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As I wait for the water to warm up I go over the sums again. A one-way flight to London costs $1272 and I’ve only got a couple of hundred left over from the will. If I’m lucky, Mum will give me a few extra bucks for my eighteenth in a couple of weeks. That’s if what I’m about to do isn’t a totally disownable offence.

The water’s hot and holy and I step inside the stream, think of the money that I’ll get for this. I think of my new life not here, about how the breeze will feel on my neck’s nape when my hair is gone.

My hair: it’s long, it’s blackish, it’s been uncut for, like, aeons. In extra-curricular settings it stretches to the bottom of my spine. It often turns heads 90-160°. I sometimes let non-creepo strangers touch it, take photos from multiple angles with their phones. When they ask for maintenance tips I say the line: ‘Never put anything in your hair that you wouldn’t put in your mouth.’

Mum used to say that line when she washed my hair. We’re talking about the younger version of me. Proto-Me. Me circa 2010. First-year-of-high-school-braceface me, wriggling on the low stool in the bathroom where I was born, while Mum lathered my scalp with this weirdo blend of avocado oil and honeysuckle. Of rosemary and hyacinth and shea butter and something that was actually called whipped yoghurt protein. The me with that knock-kneed bumpless beta body, eyes closed, waiting to get older.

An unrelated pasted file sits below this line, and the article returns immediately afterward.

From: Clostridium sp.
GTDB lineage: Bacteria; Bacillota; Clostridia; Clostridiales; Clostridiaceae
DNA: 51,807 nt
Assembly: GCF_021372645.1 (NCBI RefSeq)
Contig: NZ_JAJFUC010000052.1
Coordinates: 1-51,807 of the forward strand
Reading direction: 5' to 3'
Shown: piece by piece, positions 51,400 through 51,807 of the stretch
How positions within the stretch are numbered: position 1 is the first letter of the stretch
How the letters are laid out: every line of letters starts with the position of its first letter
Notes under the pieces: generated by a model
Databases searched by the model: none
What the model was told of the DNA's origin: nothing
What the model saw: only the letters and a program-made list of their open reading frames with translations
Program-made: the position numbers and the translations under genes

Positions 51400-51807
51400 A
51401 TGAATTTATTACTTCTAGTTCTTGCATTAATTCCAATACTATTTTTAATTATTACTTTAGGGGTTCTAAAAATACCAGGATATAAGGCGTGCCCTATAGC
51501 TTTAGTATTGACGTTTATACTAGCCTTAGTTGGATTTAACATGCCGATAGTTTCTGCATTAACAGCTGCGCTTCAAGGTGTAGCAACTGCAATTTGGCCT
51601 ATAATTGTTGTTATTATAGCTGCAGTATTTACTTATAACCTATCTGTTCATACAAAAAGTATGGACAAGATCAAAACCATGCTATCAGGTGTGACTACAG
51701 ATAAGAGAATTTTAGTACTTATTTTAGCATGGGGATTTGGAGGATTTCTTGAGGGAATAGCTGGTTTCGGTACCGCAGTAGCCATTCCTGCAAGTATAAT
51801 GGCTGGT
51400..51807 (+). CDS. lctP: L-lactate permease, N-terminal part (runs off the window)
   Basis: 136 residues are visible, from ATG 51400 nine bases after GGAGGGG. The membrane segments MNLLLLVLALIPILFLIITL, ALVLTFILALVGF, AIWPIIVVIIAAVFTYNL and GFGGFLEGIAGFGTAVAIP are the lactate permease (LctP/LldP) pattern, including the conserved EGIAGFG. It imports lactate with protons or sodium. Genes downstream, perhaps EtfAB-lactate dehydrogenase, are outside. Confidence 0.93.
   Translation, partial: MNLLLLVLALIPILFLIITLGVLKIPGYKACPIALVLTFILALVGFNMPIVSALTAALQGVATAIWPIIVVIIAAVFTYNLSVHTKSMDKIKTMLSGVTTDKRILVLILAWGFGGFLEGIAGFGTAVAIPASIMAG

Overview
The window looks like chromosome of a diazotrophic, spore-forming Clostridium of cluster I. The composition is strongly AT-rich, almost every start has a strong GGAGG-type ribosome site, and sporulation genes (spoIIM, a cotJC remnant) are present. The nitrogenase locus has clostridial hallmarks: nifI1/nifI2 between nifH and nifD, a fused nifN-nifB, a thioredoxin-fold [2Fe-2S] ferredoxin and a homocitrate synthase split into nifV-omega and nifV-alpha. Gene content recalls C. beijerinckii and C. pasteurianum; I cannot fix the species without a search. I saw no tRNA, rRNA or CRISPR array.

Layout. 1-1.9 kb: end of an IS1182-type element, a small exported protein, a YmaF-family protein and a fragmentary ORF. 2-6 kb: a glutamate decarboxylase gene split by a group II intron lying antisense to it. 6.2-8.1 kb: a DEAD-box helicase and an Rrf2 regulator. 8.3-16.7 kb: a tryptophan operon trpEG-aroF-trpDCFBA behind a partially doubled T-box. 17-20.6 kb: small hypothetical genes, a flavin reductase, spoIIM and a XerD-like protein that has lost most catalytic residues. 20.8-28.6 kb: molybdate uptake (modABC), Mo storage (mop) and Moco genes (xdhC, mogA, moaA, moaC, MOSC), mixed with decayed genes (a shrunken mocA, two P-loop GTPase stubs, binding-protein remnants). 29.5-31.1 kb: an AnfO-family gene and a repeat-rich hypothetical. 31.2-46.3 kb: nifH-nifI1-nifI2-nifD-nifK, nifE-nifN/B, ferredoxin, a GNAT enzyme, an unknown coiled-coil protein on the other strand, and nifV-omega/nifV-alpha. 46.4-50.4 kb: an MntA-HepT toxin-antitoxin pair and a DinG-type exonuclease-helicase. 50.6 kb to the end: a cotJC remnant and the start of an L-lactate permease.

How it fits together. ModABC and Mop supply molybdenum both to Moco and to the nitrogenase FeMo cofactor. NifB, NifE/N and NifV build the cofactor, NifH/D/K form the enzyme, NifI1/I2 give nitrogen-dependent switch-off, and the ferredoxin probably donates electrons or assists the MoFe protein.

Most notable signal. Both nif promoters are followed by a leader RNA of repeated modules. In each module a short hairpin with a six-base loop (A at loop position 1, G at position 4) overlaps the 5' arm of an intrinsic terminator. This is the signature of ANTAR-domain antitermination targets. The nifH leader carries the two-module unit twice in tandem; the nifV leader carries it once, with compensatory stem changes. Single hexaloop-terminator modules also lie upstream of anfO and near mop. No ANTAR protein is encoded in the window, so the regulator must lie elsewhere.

Cut to now and Mum tries to stay involved in the conservation of my hair. She brushes it for me while I study at the kitchen table, or while I’m watching my allotted thirty minutes of weeknight TV. Mum calls my hair her masterpiece, her magnum opus, her pièce de résistance. I’m top of my French class, so any time she says this I correct her pronunciation, give her the lowdown about graves and aigus.

The Follicle Fantasy talent scout told me to leave no strand uncleansed, to keep my keratin levels up. She told me to pull out all stops in the Shine Dept. So I wash/rinse/repeat until the ultra organic conditioner bottle starts making these hellish empty sucking sounds. Mike begins hammering on the door, fitting about the water bill and the increased percentage (ie, 100 as opposed to 0) of said bill that I will be responsible for paying if I don’t get out of that bleeping (he actually says bleeping) shower quick smart.

Mike. Step-daddio to be. He says I can call him whatever I’d like. Mike or Mikey or Mick or mate. This was one of his lines: ‘Think of me as a dad on probation. No that doesn’t sound right. A dad on his Learner’s Permit.’ This is Mike’s house where Mum and I are living. Eye-white clapboard domicile just on the right side of the wrong side of the tracks (ie, Footscray). Clean-shaven lawn and concrete driveway that Mike insists on hosing down in the middle of summer with totally ungrey water. There are micro-crucifix tacked above the doorways, cauterised Christs with non-bleeding wounds. Mike says that while he’s happy that Mum has seen fit to take out her very own afterlife insurance policy, he will endeavour to make sure not to shove his faith in any way shape or form down my throat, that I should come to it in my own sweet time. He wants me to think of this house as a totally secular space, a worship-free zone.